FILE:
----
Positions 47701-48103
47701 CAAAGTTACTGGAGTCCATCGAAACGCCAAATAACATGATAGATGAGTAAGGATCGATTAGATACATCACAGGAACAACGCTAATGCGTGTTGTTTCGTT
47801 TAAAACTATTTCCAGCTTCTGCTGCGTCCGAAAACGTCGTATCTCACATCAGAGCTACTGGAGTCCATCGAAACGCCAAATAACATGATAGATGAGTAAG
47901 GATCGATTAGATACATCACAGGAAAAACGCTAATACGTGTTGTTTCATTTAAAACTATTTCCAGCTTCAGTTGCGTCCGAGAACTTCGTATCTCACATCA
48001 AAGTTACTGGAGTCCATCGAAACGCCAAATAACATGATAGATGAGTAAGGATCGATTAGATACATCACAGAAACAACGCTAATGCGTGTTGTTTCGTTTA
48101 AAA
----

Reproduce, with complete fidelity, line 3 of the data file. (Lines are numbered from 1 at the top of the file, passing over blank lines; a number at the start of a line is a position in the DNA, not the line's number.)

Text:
47801 TAAAACTATTTCCAGCTTCTGCTGCGTCCGAAAACGTCGTATCTCACATCAGAGCTACTGGAGTCCATCGAAACGCCAAATAACATGATAGATGAGTAAG